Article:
This topic contains 6 replies, has 4 voices, and was last updated by  Jay 4 years, 1 month ago.

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  • #82603

    Mark Cowdrey
    Participant

    This winter has been pretty good for sleigh rides here, plenty of snow and I have been able to get out on the trails consistently to pack a good base. The warm weather last weekend screwed it up a bit. I did a ride at 1PM on Saturday and it must have been close to 50 Degrees F. Fortunately it was only 2 women & a kid so the sleigh was not heavy. The biggest issue was the horses post-holing down through the base. They worked. Then it froze up tight Sunday night and I did a ride Monday afternoon. You can imagine the stumbling obstacle course that those now frozen post-holes were for the horses. After the ride I took them around the course in the reverse direction to try to break things up a little but still was not happy with it.
    I scratched my head a while and came up with this rig that I clamped on the front bob of the sleigh. It is 2″ hemlock, notched to sit down on the runner & “faced” w 3/4″ plywood, (generously) drywall screwed on the front to keep it from splitting. The bottom of the hemlock is 3″ below the tops of the runners. Runners are 39″ apart inside. I started w a piece of ply 24″ wide set down an additional 1″. The rig is vertical enough so it did a good job cutting the snow. After one pass the post-holes were shallower from both cutting and filling but I thought I could do better. So I added the second piece of ply, 36″ wide and set down another 2″, +/- an inch above the runner bottoms. I was much happier w my trails when I got done. Have thought about adding a second plank under the front of the rear runners, not so steep so to get more packing action out of it. Haven’t yet dreamed up a good way to support it.
    Mark

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    #82610

    Jay
    Participant

    Thanks for sharing Mark. Nice pictures that show clearly what you did.
    I sometimes us a disc (sometimes a single and sometimes a double) to groom trails- I try to do it when I’m done with rides on a day when the snow is a bit softer and it’s going to tighten up (get colder) at night. I also sometime use the grader blade on my forecart. It works nicely to move snow into a spot where the snow is getting thin- often on the down hill side. Jay

    #82611

    Mark Cowdrey
    Participant

    Thanks Jay.
    I forgot to mention that I had first thought of my harrows (disc, spike tooth & chain drag) but they are all frozen in & under snow at the field up the road. Poor planing there.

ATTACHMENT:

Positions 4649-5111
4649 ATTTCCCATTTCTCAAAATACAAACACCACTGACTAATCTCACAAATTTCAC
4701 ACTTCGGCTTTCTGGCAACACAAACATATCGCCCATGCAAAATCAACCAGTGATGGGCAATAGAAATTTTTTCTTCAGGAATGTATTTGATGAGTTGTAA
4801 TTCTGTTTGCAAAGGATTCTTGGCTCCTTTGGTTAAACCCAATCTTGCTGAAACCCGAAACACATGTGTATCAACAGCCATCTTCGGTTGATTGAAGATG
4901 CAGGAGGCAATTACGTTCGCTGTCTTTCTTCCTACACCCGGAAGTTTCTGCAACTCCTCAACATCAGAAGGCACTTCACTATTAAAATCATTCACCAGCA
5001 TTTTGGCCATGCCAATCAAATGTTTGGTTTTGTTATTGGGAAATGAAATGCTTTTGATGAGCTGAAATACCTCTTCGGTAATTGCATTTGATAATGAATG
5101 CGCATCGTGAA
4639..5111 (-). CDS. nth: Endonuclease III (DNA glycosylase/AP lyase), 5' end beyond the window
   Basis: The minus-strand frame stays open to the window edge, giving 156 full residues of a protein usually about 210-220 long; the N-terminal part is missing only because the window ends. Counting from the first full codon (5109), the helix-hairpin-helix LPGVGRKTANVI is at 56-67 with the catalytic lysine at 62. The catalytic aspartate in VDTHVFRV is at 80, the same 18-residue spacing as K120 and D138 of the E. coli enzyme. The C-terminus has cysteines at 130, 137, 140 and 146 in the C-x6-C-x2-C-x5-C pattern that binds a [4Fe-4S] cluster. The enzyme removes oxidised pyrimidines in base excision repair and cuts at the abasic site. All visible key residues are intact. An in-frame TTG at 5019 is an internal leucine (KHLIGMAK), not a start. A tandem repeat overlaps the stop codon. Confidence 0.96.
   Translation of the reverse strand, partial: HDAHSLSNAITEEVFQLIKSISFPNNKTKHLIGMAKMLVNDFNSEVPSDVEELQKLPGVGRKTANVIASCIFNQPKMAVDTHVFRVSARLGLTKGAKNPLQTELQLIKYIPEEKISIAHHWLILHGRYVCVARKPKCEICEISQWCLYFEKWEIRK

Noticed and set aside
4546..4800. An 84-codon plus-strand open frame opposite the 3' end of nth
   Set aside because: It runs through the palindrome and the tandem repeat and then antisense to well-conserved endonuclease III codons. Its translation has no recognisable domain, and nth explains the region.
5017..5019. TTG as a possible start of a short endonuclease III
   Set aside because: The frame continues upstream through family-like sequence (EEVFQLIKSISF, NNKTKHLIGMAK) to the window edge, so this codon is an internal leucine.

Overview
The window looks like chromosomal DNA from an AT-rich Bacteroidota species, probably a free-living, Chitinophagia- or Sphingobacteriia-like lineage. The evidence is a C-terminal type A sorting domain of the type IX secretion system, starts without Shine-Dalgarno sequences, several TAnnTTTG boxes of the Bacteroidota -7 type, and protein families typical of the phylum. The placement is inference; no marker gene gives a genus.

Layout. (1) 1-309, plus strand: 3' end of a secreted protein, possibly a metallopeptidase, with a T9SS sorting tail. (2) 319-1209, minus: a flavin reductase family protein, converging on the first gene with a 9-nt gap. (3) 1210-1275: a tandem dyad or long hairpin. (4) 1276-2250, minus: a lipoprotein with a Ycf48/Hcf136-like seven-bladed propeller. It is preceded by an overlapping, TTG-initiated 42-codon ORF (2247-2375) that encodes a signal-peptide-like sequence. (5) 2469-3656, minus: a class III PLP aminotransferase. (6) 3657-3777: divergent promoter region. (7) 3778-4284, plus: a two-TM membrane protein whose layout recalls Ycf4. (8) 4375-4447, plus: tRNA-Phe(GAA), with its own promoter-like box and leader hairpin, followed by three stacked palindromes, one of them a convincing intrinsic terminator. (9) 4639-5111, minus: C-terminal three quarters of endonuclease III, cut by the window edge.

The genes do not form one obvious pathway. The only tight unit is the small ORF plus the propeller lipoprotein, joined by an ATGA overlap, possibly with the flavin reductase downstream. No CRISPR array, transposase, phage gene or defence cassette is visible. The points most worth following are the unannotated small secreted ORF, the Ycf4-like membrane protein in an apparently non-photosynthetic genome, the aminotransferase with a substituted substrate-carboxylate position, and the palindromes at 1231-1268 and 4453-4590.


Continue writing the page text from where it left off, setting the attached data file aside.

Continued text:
I remember riding on a forecart with you dragging a disc on trails in the dark on a Winter Carnival weekend years ago.
    Mark

    #82625

    Ed Thayer
    Participant

    Does the disc work well? How do you set the angle to achieve the desired affect? It sounds ingenious to me.

    Ed

    #82629

    Jay
    Participant

    My single disc is adjustable with levers. The double disc is also adjustable- if I’m trying to break up ice or very hard packed snow (when it is softer) I set it more severely -3 or 4 on 1-4 scale. If I’m just trying to level and smooth the trails, I use the setting 2 on a scale of 1-4, sometimes eve just the 1st setting. Years ago someone who did sleigh rides told me he used a disc to make “snow” out of ice when the temp warmed up a little. He said “What is ice? – Frozen water with no air in it. Snow is frozen water with lots of air in it. When there isn’t enough air in it, I put more in with the disc.” Seems to work. Jay

    #82647

    PeytonM
    Participant

    I got a old end loader tire, any large off road tire would work, cut two hols in the face of it and loop a chain around hook the evener on there and sit on the in side. works awesome! not only does it groom, it also is a great working tool.

    #82684

    Jay
    Participant

    I just used the disk to break up the cold hardened packed snow on my trails. I worked great! I used it on 1 or 2 setting for most of the trails and 3(out of 4) for places where it was frozen pretty tight. I’ll use it again the next time the temp gets above freezing to really break up the hard stuff. Jay

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